The Cookie Store API is a new browser API built to expose cookies to service worker and offer an asynchronous alternative to document.cookie. It’s available in Chrome Browser starting from version 87.
Are you sick and tired of weird ways to get cookies from
document.cookie ? Hate it that you don’t know whether the cookie you set was actually saved or not? Introducing: Cookie Store API, available on Chrome version 87!
We all use HTTP Cookies almost daily, but working with them was never an easy task.
The cookies interface is overly complexed and contains performance issues. Saving all of the cookies in
Scheduling is a mechanism introduced lately by the React team to manage and prioritise tasks in the browser. It has become a case study for Google Chrome Dev team, to create a “Main Thread Scheduling” API.
This is groundbreaking work done by both of the teams. In this article I’ll talk about the APIs, how to use them, and how they will make a difference for our users!
If you were a part of the Frontend community for the past year and a half, the term “Concurrent” appears in almost every second tweet.
It all started with Dan Abramov’s talk Beyond React 16 at JSConf Iceland 2018. Dan showed how the React team built a generic way to ensure that high-priority updates don’t get blocked by a low-priority update. …
Browsing multiple projects, I encountered a recurring pattern when trying to write a custom render for components that use Providers (React-Redux’s
IntlProvider for example).
This pattern usually looks like this:
This function is nice. It creates a utility that lets us call it whenever we want to test a connected component. The only problem is, it’s limited and causes an inconsistent behavior.
Usually, our app will work with several
Providers, not only one, and this solution becomes squeaky when we try to add more
Providers to it.
Another thing is that using it will cause inconsistency since we will call
renderWithRedux every time instead of calling
render as we usually do and we will also import the
renderWithRedux from our test-utils file and all the other RTL utils like
TL;DR — StrictMode is a feature added in version 16.3 and aimed to help us in finding potential problems in an application, at the moment especially for Concurrent-Mode which is React’s ability to concurrently render, suspend, and resume rendering trees in the background while remaining interactive.
Last month on twitter, I encountered a tweet by Sebastian Markbåge a React core team member asking developers if their app is running in
The results blew my mind, 70% of us aren’t using it and never tried it!
At the moment,
StrictMode helps us adapt our app to ⚡ Concurrent React ⚡ (Will be covered soon).
With React-Conf just around the corner (24–25/10), we still don’t know what the keynote by Tom Occhino and Yuzhi Zheng will be about, it looks like Concurrent mode might arrive sooner than we thought. …
React as we all know it, is changing. As a frontend developer with React experience for the past 3 years, selling me these changes was quite hard.
I’m here today as the seller and not as the buyer, hoping I will catch you in the fever I got once I understood what’s behind all these changes :)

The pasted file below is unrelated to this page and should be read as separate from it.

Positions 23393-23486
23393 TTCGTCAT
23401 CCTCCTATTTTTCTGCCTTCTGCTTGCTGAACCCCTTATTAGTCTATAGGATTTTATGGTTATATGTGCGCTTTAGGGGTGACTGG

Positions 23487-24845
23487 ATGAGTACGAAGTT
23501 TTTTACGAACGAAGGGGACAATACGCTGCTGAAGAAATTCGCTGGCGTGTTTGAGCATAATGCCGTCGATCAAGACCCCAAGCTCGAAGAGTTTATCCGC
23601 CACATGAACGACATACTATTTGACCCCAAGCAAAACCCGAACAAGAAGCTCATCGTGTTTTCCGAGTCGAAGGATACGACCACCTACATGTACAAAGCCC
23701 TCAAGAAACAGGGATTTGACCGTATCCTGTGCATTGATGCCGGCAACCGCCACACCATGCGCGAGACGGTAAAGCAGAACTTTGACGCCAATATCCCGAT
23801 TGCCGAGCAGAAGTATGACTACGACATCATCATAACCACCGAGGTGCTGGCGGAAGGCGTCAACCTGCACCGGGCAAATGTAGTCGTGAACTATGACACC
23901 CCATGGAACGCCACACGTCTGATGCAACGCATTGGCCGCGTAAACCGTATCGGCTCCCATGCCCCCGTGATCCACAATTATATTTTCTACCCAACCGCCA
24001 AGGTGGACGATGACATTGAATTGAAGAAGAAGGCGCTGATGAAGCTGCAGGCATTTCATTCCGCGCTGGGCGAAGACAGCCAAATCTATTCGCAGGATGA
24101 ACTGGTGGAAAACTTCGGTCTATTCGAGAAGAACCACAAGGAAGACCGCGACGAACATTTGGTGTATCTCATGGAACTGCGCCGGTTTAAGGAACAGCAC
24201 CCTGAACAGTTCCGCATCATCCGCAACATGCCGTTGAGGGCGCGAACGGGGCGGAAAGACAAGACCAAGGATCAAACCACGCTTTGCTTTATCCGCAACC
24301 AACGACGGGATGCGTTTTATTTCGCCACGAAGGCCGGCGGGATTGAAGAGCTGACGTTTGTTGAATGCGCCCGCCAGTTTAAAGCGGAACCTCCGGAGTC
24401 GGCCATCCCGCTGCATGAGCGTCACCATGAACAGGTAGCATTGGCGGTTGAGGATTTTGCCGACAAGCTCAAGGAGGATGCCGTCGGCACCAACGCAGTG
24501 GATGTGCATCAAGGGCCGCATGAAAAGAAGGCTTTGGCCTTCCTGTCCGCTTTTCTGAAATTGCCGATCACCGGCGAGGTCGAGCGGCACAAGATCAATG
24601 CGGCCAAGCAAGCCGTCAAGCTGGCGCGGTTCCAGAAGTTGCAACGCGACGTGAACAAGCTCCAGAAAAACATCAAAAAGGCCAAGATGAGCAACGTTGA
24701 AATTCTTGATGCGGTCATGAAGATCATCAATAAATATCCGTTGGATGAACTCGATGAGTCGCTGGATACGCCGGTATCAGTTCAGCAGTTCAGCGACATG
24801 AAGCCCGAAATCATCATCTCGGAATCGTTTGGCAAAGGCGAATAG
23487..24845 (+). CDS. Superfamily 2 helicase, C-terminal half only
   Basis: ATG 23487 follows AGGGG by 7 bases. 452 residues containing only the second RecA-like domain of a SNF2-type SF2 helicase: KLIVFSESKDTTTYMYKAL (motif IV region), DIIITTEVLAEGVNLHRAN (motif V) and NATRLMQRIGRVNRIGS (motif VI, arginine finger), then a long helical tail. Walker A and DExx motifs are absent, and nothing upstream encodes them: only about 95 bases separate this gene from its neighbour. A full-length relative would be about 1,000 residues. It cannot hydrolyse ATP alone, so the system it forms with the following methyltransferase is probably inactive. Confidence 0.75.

After the React team announced Hooks, and pushed functional components as a “solution for all our problems”, this thought ran in my head, why should we use React’s
defaultProps and not ES6 Default values for functional components? …
I’ve been interviewing for a while now and right after my first session of interviews with some candidates, I came to an epiphany, I’m doing this all wrong.
I decided to map out my desired skill set.
Some of them are “soft” skills that can be seen in an interview, and some are technical that can be tested or sometimes even asked in an interview. I’m here to share my thoughts on what is a good developer in my eyes. Keep in mind, these are my thoughts, it can be subjective.
Neil deGrasse Tyson said: “Passion is what gets you through the hardest times”, I can’t agree more. Sometimes we get to the hard times in our job, the times where we feel like we’re working on auto-pilot. That’s where you need passion, you need the fire to find the tiniest joy in everything you do.
You’re looking for the one that “kicks” the comfort zone aside, is passionate to work and to learn new things, passionate for every little part of the job (even CSS). …
After my last post, I came to realize that while coding, I only use the tip of the iceberg when it comes to ECMAScript’s functionality.
So I decided to go on a journey and find out what’s new, what’s already implemented and what’s next.
Before we start the journey, let me just do a quick review over the TC39 process for ECMAScript features.
The TC39 process is the solution to a main problem that occurred in 2015 when trying to release ES2015.
As ES2015 was built from December 2009(ES5) to June 2015, it included a large amount of features. …
Yesterday I had a nightmare about a problem I bumped into while coding my new project.
While searching for a solution, I couldn’t find a package that could help me. I woke up all sweaty, breathing heavily with tears.
After the last few projects I worked on, I realized something about us developers. We always seek the easiest way to do something; its in our nature.
While this helps us be efficient in a fast-moving industry, it does have its pitfalls.
The main one can be seen in day to day coding.
These days, almost every problem has a solution. …